The Lilley Report on the Draft Financial Services Bill, produced even without final sight of the government response to Vickers, is an excellent sign of effective legislation scrutiny.
And it should reaffirm faith in both of our Houses of Parliament.
It marks the first detailed critique of the Osborne plans to scrap the FSA since he first produced them while in opposition in the summer of 2009.
At that time - in response - Cicero Consulting called for more effective parliamentary accountability, to ensure not too much power was handed to the Bank of England alone and that the new structures would be able to have the right expertise to hold the new regime to account.
The Lilley Committee has made exactly the right recommendations in calling for more effective oversight with a new parliamentary committee and by calling for the scrapping of the Court of the Bank - replaced with a powered up Supervisory Board with expertise and teeth.
Equally the need for a majority of members of the new Supervisory Board not to be Bank of England insiders is spot on.
While we now know the government is expected to accept the Vickers report in full - the Lilley group makes clear that there should be pre-legislative scrutiny of the proposals. Given the comprehensive analysis Lilley and his fellow Parliamentarians have produced in this case, this is spot on again.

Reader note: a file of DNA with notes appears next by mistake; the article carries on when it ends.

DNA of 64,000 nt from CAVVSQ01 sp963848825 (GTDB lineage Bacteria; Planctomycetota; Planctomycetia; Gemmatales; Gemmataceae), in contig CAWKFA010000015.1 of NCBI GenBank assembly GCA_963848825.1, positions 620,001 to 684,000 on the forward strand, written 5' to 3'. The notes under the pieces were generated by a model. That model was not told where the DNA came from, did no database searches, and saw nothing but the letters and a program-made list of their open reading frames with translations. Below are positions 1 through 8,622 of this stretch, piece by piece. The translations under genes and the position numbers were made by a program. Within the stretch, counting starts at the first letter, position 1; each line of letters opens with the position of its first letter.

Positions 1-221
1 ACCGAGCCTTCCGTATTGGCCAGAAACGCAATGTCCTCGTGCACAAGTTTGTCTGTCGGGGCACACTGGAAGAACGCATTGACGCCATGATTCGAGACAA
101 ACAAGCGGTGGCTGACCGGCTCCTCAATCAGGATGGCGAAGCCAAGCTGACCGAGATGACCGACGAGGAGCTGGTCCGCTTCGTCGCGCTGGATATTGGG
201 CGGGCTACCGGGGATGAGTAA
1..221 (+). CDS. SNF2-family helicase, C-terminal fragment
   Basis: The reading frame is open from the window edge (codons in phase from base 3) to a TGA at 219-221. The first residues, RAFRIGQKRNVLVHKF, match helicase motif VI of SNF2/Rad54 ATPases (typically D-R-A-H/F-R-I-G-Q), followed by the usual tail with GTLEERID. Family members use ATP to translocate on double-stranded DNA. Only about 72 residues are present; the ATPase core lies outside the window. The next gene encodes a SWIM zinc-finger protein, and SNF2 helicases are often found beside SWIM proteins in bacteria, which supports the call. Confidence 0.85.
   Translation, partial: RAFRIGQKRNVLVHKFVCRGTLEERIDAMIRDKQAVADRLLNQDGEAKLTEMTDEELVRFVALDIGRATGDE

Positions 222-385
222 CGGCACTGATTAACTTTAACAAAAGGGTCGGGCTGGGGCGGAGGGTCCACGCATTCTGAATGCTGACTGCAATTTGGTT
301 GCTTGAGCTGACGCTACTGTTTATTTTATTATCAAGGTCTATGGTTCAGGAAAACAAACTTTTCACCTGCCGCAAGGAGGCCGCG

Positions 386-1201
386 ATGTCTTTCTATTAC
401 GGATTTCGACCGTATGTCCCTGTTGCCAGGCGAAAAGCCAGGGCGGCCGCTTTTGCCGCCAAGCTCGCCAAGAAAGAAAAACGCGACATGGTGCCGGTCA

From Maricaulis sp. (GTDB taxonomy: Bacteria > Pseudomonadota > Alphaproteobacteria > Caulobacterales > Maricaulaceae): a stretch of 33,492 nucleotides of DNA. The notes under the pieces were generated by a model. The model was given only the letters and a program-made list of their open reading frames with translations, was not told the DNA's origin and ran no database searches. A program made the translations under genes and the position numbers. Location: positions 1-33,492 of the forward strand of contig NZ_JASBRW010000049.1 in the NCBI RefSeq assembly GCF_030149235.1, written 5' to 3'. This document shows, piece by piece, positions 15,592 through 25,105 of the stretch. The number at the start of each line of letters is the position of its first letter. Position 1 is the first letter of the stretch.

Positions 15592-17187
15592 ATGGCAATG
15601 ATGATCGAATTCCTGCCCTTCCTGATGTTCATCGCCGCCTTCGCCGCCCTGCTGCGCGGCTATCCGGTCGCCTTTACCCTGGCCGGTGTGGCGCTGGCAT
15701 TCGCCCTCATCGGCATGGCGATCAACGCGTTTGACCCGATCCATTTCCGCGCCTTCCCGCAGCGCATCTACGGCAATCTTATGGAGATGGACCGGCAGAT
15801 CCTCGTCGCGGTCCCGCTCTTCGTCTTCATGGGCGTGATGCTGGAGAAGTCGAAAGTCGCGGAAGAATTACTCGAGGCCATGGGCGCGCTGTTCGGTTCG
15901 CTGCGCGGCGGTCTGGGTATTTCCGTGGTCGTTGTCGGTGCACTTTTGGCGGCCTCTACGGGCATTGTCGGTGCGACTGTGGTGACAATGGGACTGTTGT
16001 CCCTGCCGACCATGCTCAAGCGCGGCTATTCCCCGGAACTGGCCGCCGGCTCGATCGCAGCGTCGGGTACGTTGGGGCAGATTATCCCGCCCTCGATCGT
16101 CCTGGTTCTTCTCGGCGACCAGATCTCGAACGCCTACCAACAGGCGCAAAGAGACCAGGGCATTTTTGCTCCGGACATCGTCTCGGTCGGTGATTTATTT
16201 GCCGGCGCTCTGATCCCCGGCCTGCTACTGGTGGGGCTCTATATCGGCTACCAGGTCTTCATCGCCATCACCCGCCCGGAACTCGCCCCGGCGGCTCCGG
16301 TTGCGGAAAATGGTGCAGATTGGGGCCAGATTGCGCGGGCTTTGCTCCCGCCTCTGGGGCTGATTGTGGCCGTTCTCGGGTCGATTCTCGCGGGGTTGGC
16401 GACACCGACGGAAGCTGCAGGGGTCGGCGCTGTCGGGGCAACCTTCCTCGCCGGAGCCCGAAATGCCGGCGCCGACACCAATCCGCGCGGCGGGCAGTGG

The Committee calls for the extension of the powers of the Prudential Regulatory Authority to systemically important investment firms - we will have to see more detail of how this might work in practice. As long as it ensures joined-up regulation with less overlap in the new 'twin peaks' approach then this may have something to recommend it.
In the light of the EU veto - the report calls for a new high level committee reporting to the Chancellor to scrutinise EU financial services legislation which will maximise UK influence.
I know the Committee has been looking at such an idea throughout its work over the past six months. This is not a knee jerk reaction and recent events only make this idea yet more timely.
Finally the Lilley group hark back to a Centre for Policy Studies report before the 2005 election calling for more competition in the sector as well as ensuring the new regime has the right skills to exercise 'judgement-led supervision'.
These are the real challenges for the Chancellor and his new regulatory train set - but the Lilley report has set the 2012 legislative journey off on the right track.
Now let's see what the Chancellor has to say at 3.30pm this afternoon...
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